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SUPPLEMENT FEATURE ROBOTICS THE ROBOT REVOLUTION S


ince I wrote my first article for Automation magazine in 1996,


industrial robots have been taken up in ever increasing numbers in an expanding range of industries and applications. Take Sweden, for example. In 1994, the country had 92 robots per 10,000 employees, but in 2015, this number had increased to 142. The biggest market for industrial robots in the world, China, bought 57,096 robots in 2014. Much of this growth is due to the robot


evolution, which really began with the Unimate, the first programmable industrial robot built in 1954 by American inventor George Devol. This robot, which used drum memory, was installed in a General Motors plant in 1959 to lift hot pieces of metal from a die casting machine. Weighing 1.8 tonnes, this robot marked the beginning of the industrial robot’s long and successful career in the automotive industry. Another industry-first occurred in 1974,


with the launch of the ASEA IRB 6, the world’s first microprocessor-controlled robot. Featuring five-axis movement and able to lift 6kg, this model could be used for material handling, packing, polishing and welding. ASEA merged with Brown, Boveri & Cie in 1988 to form what we know today as ABB. Much has changed since then; consider


that the IRB 6 robot had a wardrobe- sized controller using Intel’s 8008 8-bit microprocessor. The controller had several buttons to operate the system. Although this kind of controller seems


antiquated compared to today’s intuitive hand-held solutions, it was an innovative leap compared to its contemporaries. The Unimate was operated using a sequential control system. Similar to programming a washing machine using set steps, this provided no control over the robot’s path, which was very limiting - unlike the S1 with its path and sensor control. Nowadays we are familiar with the


S2 APRIL 2016 | 20TH ANNIVERSARY SUPPLEMENT 6


ABB’s YuMi robot’s inherently safe design enables it to operate in very close collaboration with humans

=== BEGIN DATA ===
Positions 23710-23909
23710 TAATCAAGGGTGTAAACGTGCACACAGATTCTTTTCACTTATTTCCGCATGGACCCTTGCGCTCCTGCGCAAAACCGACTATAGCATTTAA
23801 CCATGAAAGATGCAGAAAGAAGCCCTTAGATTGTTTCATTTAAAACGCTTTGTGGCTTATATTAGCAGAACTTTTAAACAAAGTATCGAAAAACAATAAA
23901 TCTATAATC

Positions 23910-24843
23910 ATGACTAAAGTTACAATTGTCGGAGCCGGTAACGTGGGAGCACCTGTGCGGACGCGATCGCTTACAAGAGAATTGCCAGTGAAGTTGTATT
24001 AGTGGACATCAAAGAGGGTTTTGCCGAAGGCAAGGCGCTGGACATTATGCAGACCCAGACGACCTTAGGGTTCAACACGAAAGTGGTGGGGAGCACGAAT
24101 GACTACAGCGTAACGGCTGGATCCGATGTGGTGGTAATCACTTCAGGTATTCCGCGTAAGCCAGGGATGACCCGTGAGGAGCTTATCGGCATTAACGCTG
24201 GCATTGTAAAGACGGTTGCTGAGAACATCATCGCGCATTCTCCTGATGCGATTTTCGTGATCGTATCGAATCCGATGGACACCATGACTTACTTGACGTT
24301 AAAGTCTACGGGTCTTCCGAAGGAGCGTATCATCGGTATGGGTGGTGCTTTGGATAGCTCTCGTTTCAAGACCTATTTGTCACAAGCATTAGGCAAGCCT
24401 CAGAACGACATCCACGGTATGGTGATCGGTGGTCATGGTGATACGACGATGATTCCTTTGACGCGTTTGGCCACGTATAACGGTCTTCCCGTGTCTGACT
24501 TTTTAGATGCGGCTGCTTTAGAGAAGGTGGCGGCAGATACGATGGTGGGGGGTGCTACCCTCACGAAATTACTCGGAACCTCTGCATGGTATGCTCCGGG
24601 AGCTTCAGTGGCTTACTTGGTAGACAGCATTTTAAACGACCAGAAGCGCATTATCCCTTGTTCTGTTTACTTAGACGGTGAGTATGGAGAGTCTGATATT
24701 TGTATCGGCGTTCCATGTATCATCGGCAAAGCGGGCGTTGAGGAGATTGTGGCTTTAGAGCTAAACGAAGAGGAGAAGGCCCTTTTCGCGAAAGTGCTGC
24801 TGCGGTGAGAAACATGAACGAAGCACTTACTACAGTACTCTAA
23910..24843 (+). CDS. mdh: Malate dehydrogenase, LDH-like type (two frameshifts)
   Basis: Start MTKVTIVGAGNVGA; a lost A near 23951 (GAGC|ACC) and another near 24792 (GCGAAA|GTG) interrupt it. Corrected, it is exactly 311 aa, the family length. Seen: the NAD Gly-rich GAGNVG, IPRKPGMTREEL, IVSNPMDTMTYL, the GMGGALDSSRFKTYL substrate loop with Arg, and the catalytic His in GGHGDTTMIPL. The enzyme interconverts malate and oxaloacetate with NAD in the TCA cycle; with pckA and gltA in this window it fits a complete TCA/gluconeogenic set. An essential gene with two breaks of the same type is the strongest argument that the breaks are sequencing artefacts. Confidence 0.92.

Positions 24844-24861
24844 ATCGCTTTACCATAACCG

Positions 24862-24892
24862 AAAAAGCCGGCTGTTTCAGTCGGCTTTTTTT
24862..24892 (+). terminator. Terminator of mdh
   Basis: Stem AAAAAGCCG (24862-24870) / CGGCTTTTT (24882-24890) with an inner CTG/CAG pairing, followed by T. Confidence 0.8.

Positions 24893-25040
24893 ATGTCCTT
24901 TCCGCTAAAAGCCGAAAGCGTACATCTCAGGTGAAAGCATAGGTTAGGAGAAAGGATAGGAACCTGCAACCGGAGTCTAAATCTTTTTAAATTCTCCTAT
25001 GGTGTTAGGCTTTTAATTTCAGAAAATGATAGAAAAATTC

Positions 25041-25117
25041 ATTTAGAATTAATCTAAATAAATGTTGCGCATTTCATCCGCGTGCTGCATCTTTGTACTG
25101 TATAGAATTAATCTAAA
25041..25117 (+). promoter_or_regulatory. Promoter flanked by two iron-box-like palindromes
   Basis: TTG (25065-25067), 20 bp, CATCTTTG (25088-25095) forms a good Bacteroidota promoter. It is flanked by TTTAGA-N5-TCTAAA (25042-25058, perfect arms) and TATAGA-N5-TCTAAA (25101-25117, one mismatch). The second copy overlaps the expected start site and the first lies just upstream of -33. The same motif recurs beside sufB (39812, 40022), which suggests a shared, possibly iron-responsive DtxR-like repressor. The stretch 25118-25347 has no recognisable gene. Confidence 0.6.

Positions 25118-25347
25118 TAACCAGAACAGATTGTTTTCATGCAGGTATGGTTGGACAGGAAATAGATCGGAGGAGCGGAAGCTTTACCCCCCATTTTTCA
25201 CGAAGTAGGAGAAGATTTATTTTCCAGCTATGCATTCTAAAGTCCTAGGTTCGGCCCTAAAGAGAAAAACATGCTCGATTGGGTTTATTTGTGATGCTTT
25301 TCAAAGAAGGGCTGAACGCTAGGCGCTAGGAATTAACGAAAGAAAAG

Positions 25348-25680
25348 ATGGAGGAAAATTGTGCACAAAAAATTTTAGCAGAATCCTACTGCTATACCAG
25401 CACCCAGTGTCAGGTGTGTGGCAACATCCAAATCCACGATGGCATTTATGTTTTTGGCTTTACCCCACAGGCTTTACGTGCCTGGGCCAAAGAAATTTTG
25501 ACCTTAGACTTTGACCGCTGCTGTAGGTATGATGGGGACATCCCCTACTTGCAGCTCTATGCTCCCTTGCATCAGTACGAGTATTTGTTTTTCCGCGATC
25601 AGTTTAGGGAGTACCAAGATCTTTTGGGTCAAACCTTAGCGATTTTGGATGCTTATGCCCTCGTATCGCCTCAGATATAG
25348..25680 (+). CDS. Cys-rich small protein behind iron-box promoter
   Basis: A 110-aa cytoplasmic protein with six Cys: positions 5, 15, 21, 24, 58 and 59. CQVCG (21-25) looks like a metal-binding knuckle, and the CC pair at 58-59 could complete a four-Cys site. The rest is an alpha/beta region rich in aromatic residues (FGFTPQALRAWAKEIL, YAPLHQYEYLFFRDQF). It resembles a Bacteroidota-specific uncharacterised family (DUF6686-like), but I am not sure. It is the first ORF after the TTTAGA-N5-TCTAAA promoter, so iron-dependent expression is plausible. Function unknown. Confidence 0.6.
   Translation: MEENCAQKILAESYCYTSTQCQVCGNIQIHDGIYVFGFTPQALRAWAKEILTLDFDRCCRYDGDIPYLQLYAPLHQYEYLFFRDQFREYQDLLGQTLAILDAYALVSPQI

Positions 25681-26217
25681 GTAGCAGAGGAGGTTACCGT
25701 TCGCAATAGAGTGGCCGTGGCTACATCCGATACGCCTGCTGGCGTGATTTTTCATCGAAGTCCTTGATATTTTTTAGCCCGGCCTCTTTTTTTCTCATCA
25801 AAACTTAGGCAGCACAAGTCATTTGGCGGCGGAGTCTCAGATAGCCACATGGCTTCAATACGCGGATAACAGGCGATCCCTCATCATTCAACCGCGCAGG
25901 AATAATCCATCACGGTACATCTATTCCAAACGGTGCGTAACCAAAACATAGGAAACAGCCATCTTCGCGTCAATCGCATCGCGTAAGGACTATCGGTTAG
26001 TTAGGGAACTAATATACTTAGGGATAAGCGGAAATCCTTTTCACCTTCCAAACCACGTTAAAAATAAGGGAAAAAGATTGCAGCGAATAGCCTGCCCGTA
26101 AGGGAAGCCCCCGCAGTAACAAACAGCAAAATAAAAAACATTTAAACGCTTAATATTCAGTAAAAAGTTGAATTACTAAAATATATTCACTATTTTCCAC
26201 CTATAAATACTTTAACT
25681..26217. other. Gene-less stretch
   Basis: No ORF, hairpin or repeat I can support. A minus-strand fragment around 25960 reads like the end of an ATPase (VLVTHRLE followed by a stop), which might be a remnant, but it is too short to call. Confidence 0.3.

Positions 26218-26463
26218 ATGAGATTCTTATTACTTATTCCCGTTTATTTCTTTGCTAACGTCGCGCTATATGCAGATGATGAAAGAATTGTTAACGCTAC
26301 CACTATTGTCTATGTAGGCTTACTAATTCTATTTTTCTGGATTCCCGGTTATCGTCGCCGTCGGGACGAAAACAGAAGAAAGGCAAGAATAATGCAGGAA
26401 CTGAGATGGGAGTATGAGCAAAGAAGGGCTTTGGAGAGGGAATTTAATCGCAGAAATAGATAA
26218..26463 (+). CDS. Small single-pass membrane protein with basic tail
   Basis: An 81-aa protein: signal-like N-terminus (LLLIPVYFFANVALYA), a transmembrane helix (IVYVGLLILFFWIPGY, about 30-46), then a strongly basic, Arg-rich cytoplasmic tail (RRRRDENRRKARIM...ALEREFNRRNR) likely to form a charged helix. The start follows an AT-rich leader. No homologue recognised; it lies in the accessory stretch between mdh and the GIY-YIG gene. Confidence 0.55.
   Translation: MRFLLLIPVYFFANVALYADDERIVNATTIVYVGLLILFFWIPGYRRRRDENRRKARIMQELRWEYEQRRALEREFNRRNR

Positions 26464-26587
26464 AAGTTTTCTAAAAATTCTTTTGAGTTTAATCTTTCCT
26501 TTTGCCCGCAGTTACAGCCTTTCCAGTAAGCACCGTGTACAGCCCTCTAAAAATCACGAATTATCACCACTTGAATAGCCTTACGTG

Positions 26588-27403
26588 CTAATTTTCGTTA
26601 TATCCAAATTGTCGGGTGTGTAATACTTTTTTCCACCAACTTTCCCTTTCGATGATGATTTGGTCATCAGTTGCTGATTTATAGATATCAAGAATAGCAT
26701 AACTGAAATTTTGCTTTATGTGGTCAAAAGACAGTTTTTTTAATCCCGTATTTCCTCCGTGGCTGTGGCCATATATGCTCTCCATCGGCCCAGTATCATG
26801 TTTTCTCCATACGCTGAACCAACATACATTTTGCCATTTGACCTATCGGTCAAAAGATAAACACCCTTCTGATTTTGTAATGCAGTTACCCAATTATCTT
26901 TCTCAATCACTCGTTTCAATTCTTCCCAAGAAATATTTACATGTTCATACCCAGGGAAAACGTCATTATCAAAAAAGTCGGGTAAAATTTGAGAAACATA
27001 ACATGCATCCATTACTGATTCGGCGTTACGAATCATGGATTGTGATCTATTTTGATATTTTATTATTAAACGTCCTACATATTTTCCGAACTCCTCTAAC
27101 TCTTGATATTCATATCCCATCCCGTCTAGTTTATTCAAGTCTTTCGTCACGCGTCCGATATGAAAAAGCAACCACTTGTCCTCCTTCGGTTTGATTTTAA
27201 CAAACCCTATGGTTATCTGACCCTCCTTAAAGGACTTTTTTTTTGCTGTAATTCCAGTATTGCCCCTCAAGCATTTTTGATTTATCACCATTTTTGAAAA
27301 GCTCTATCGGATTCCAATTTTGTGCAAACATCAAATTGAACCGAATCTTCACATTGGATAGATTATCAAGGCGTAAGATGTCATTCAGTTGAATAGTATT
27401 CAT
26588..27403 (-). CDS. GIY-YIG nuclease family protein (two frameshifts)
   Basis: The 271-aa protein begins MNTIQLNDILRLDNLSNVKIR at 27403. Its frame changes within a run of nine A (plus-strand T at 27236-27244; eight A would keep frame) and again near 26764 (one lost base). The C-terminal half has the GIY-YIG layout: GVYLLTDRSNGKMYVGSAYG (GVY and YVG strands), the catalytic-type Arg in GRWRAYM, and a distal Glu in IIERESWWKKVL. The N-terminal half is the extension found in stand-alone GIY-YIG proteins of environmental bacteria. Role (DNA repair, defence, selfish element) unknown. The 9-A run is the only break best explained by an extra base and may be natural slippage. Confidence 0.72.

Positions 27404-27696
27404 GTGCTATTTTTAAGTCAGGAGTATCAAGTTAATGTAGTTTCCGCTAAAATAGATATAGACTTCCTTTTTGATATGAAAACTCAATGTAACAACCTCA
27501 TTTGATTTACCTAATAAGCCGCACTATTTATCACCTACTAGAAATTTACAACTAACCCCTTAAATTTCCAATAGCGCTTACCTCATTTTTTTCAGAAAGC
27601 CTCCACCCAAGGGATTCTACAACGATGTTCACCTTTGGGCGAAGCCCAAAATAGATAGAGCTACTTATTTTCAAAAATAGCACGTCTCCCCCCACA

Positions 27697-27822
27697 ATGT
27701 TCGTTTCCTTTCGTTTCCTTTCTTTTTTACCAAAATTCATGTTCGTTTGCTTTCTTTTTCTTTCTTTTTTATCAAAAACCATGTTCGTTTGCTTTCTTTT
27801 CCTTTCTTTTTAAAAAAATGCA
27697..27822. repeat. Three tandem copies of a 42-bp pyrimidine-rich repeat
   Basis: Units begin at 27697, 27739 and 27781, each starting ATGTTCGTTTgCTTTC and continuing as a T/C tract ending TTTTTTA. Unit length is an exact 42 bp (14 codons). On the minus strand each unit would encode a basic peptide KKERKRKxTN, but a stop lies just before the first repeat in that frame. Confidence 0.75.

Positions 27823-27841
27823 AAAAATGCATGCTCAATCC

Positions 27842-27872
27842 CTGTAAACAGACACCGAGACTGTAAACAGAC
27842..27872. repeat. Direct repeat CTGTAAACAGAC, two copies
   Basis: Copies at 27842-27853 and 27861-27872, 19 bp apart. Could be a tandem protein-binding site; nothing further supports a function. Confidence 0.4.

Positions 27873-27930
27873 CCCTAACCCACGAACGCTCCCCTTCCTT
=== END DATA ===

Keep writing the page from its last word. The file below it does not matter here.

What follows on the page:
The past 25 years have seen massive leaps forward in robotic technology that have helped to transform the industrial landscape. New capabilities such as vision and force control, coupled with a steady reduction in both complexity and price, have led robots to effectively ‘evolve’, enabling them to handle a growing range of production tasks. Mike Wilson, President of the British Automation & Robot Association (BARA) and UK sales & marketing manager, ABB Robotics, looks at some of the changes that have taken place in robot technology since the first edition of Automation magazine was published


Mike Wilson, President of the British Automation & Robot Association (BARA) and UK sales & marketing manager, ABB Robotics


simple screens of smart devices. Today’s FlexPendant uses this same technology, offering a touch-sensitive screen and the ability to quickly create customised set up and monitoring displays. With the ‘Internet of Things’ calling for connectivity over a number of devices, ABB has also developed the soft teach- pendant, an application which runs on any Windows 8 device including tablets. This allows the user to programme, commission, operate and supervise robots on the move. Perhaps the most revolutionary of the


Launched in 1974, the ASEA IRB 6 was the world’s first microprocessor- controlled robot


developments in robot control technology comes as a result of ABB’s recent innovation YuMi. The collaborative dual-arm robot can be ‘taught’ using lead-through programming whereby YuMi’s arms and grippers are guided through a series of movements that are then recorded using the YuMi app. This reduces the complexity to a level that is user-friendly – gone are the days that


you needed to be proficient in coding to operate a robot. Of course, YuMi’s ability to work safely


alongside people is central to its success. Weighing just 38kg, the collaborative robot is light-weight, has no pinch- points and uses motion control technology to ensure that unexpected impacts result in the robot pausing within milliseconds. In comparison with the IRB 6’s limited


five-axis movement, YuMi’s human-like design makes the robot capable of 14 axes. This offers manufacturers greater dexterity and precision. Furthermore, YuMi’s controller is embedded into its base keeping the robot’s footprint small enough to be moved from process to process. Arguably, the technological experience


of Generation Y would lead them to expect no less than ABB’s latest advancements in robot control. But when the strides that ABB has made over the past four decades are considered, from the IRB 6 with its S1 chip controller to YuMi’s extensive capabilities, the future of robotic automation looks more exciting than ever. Moreover, these developments are set to encourage even further use of robot automation by manufacturers across the globe.


ABB Robotics T: 01908 350300 www.abb.com/robotics


British Automation & Robot Association (BARA) T: 020 8773 8111 www.bara.org.uk


/AUTOMATION


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